Evolution and function of fragmented animal mitochondrial genomes (2012)

The mitochondrial genomes of animals typically consist of a single circular chromosome that is ~16 kb long and has 37 genes. This genome structure has persisted for ~600 million years in most animals, from worms to humans. In stark contrast, however, in a group of blood-feeding insects, the typical single mitochondrial chromosome has fragmented into numerous circular mini-chromosomes. Each mini-chromosome is ~3 kb and has 1-3 genes. This project aims to discover why mitochondrial genomes are in pieces in these insects, and how fragmented mitochondrial genomes evolve, replicate and transcibe. Knowledge generated from this project will lay the foundation for exploring new approaches to mitochondrial genetic diseases in humans.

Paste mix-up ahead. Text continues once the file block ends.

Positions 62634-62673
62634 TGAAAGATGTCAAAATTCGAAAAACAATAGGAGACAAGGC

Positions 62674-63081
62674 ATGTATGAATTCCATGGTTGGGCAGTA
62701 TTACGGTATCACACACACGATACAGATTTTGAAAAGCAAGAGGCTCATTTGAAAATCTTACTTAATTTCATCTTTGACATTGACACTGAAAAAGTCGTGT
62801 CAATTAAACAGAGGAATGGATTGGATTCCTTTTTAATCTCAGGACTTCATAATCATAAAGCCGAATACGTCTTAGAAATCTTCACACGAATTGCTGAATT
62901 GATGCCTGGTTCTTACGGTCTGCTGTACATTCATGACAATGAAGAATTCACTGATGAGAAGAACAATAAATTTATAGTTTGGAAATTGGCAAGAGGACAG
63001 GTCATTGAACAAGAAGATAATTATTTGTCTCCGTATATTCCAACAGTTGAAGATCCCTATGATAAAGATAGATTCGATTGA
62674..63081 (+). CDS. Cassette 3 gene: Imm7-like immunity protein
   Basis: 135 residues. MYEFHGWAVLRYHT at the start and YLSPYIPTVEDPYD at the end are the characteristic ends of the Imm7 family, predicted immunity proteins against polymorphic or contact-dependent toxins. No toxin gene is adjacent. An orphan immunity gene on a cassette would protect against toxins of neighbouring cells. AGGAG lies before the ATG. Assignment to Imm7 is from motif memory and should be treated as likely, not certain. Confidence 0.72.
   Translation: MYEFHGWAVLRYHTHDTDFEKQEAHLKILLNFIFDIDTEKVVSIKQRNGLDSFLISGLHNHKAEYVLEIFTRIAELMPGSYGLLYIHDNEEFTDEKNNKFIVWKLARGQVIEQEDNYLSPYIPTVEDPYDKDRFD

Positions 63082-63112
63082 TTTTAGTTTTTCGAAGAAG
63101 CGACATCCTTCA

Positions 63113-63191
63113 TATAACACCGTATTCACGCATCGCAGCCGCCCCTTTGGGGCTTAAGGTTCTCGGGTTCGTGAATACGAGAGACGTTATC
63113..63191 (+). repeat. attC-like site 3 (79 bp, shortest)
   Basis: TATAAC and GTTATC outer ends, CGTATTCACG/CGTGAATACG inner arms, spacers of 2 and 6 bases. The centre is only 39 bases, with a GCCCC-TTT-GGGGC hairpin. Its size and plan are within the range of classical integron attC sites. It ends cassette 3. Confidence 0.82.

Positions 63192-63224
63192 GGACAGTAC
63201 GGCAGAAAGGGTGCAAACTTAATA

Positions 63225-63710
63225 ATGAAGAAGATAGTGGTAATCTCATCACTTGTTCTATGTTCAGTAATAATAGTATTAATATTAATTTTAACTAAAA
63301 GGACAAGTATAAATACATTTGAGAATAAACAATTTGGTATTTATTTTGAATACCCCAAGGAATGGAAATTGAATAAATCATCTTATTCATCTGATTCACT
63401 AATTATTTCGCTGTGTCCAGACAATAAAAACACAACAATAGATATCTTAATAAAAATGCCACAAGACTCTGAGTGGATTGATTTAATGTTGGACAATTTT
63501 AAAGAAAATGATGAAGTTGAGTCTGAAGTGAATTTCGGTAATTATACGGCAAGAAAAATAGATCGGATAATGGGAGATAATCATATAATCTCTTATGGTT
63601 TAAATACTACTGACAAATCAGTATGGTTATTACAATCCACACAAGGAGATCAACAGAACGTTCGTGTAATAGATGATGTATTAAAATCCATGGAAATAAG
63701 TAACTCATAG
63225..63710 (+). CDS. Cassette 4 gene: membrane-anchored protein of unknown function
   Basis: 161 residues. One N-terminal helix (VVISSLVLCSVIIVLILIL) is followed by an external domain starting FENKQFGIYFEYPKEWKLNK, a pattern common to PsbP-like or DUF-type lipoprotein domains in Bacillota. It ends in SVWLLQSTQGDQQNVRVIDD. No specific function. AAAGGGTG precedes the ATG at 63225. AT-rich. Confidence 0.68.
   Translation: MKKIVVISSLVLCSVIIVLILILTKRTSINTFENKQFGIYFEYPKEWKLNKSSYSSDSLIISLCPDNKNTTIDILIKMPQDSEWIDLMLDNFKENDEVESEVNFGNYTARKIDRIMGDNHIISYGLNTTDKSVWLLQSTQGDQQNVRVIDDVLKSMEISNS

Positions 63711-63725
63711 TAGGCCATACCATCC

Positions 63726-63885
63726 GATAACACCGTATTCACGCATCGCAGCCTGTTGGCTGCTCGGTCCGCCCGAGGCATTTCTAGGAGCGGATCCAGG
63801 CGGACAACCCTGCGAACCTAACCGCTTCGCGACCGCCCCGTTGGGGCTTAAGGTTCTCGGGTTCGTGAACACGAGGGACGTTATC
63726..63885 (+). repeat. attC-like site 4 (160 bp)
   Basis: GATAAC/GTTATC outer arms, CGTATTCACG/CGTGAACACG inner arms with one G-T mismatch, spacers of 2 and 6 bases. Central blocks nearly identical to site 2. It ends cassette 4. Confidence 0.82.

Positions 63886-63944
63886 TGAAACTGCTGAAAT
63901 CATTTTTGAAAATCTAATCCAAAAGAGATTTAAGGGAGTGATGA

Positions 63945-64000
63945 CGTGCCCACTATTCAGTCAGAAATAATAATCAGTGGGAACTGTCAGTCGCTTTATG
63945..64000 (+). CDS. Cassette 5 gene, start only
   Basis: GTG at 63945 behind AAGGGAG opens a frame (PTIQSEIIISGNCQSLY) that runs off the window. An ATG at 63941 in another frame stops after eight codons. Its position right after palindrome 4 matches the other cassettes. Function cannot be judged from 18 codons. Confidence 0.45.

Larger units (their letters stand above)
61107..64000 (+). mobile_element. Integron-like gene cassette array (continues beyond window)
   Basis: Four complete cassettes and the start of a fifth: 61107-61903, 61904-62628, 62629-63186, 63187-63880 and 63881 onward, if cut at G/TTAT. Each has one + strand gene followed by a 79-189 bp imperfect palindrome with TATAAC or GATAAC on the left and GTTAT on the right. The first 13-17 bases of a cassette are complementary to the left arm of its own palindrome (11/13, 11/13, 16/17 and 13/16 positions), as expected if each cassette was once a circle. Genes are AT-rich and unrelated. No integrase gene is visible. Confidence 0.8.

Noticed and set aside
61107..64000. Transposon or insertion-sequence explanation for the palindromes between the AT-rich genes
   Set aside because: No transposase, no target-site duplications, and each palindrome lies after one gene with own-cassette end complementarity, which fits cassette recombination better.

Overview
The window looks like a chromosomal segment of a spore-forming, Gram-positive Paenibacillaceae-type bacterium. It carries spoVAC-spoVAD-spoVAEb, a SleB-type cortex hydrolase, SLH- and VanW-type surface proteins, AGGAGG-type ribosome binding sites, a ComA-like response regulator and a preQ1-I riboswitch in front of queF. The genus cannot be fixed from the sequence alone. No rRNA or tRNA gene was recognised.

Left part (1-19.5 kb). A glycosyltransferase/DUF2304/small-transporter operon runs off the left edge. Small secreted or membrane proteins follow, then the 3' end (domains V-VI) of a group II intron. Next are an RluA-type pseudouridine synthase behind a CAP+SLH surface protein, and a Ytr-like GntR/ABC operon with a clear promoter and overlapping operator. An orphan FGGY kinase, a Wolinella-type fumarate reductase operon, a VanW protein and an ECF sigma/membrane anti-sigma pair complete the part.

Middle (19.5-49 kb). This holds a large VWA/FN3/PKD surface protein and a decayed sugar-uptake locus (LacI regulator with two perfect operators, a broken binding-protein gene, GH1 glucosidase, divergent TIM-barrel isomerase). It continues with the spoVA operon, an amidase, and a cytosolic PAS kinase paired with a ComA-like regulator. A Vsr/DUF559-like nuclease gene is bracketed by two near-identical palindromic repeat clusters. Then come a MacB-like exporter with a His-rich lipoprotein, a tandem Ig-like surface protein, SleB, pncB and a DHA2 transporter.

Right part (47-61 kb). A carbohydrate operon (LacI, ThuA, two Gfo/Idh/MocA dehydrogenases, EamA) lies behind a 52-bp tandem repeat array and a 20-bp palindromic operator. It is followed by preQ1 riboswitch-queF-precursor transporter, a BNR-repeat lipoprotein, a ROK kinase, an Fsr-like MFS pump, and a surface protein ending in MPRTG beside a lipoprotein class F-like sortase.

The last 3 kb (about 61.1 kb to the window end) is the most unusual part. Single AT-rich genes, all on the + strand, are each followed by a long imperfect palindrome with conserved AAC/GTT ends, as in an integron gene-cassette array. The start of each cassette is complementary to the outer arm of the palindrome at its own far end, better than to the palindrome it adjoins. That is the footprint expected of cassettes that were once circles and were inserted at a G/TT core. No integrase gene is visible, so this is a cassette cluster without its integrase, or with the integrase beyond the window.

Grant type:
ARC Discovery Projects
  • Research Fellow
    Australian Institute for Bioengineering and Nanotechnology
Funded by:
Australian Research Council